Delving deep into acoustic textures, Canadian guitarist pumps vibrant life into his veins.
A good decade has passed since Strat Andriotis started to drift away from hard rock reefs and look for riffs of serene disposition. A couple of records into this haven, he found it, yet “Less Off Patient” doesn’t deliver the calm one may hope for, because tentative calamity is never far away from the album’s scope – as shaped by a trio format.
Enchanting in a chamber way, its title track may set things in dreamy motion by creating a piano-propelled sense of urgency, but Strat’s six strings usher Adrianna Lee’s violin to the fore for the scene to turn into a vaudeville. In this playful, if ultimately, intimately romantic, atmosphere “Grey Song” is able to exist without voice to carry the tune, while “Inner Change” and “Where It Goes” feel fractured to the point of losing a melody. For all their jazzy intent, the faux avant-garde “A Behaviour Pattern” and the smoky “There’s Always Tomorrow” are classically minded, although the pieces’ inner discipline seems to be prone to mischief, guitar focusing on rhythm more than on filigree detail that’s stricken with flamenco twang, whereas”185 To Freedom” has blues in its heart and “The Dimming Light” is sparse and cold, yet alluring.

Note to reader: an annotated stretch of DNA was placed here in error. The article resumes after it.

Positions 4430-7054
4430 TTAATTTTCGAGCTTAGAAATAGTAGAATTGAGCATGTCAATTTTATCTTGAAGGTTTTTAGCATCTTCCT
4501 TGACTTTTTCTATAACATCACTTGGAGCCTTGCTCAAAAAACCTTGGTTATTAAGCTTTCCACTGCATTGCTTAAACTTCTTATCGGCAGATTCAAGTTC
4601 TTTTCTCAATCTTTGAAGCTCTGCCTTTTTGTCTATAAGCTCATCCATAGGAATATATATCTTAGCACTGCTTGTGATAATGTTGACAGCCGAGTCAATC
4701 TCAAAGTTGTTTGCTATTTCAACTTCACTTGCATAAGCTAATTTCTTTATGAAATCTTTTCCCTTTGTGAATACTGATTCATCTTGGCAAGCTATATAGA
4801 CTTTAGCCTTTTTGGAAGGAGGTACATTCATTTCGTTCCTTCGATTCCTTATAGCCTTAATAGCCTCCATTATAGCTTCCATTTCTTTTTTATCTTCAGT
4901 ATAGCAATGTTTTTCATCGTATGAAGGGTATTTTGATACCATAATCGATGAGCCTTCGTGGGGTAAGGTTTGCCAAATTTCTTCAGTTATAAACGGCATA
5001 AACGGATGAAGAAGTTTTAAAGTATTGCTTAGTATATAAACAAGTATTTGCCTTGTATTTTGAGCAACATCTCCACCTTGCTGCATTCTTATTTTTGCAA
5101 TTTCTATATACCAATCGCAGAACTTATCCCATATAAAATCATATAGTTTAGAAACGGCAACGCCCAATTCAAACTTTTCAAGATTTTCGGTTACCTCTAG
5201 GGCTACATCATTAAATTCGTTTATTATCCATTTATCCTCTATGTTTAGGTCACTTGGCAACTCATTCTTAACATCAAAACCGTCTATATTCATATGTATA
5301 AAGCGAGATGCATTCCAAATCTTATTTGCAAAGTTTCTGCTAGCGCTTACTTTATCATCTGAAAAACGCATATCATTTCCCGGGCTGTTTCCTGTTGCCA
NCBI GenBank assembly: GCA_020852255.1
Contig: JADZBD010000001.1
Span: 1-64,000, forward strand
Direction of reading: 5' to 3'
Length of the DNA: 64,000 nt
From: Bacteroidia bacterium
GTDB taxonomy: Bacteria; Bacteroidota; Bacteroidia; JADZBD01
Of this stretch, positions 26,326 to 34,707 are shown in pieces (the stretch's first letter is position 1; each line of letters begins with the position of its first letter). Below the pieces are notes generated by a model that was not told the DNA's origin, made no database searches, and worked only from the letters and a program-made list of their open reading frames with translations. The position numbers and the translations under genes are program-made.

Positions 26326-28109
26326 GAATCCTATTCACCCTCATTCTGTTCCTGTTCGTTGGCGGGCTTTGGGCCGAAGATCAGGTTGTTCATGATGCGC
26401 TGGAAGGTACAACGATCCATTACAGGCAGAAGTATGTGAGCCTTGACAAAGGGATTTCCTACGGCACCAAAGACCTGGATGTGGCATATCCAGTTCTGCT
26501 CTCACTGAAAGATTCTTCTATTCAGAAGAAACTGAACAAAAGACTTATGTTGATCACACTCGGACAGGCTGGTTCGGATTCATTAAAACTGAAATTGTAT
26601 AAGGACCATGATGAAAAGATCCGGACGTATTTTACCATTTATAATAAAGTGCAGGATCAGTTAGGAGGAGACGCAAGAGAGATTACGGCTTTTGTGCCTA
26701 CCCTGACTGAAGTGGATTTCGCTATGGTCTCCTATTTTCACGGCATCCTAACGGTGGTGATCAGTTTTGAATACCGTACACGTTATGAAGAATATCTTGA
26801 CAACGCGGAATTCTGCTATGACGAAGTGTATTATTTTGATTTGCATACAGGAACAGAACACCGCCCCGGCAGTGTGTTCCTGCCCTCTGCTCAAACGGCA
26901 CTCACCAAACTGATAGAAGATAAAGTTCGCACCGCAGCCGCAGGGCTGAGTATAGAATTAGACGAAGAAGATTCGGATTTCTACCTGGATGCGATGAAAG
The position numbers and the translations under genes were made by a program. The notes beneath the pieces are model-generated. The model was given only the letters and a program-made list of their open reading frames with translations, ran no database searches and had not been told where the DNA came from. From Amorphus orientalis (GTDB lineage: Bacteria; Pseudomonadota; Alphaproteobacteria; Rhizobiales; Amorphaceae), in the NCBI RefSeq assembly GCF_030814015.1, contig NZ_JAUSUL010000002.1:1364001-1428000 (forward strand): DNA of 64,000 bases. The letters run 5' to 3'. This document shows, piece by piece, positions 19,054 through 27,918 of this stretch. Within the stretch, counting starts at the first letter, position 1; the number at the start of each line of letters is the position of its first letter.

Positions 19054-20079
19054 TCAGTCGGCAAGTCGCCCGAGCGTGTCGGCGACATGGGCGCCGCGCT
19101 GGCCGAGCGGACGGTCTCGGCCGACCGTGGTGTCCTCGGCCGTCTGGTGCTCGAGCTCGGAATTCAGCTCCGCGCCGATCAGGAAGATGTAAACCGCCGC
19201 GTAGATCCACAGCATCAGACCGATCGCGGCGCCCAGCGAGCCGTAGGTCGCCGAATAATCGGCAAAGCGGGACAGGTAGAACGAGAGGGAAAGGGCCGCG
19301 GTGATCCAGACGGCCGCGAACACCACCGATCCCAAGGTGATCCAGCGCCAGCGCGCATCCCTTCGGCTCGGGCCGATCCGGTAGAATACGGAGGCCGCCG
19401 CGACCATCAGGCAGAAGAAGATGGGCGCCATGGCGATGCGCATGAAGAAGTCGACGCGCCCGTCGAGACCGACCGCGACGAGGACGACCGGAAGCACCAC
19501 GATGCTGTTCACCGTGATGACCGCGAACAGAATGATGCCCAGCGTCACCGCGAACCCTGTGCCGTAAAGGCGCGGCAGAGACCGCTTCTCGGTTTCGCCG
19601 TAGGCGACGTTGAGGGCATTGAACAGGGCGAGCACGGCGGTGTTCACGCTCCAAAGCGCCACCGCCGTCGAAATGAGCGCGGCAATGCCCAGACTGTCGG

Simultaneously lyrical and muscular, “Duet” finds Andriotis and Lee dancing in the spotlight, in the lonely, bleak place only shadows of yesterday are allowed to tread, while “Long Days” somehow outstays its aloof welcome – at least until Jeff Vidov’s ivories arrive as a saving grace. But it’s Strat’s instrument that’s driving “Somewhere In Time My Love” to the brink of delight, a place which has little to do with patience. At the end of the record, its title makes sense – as does its music.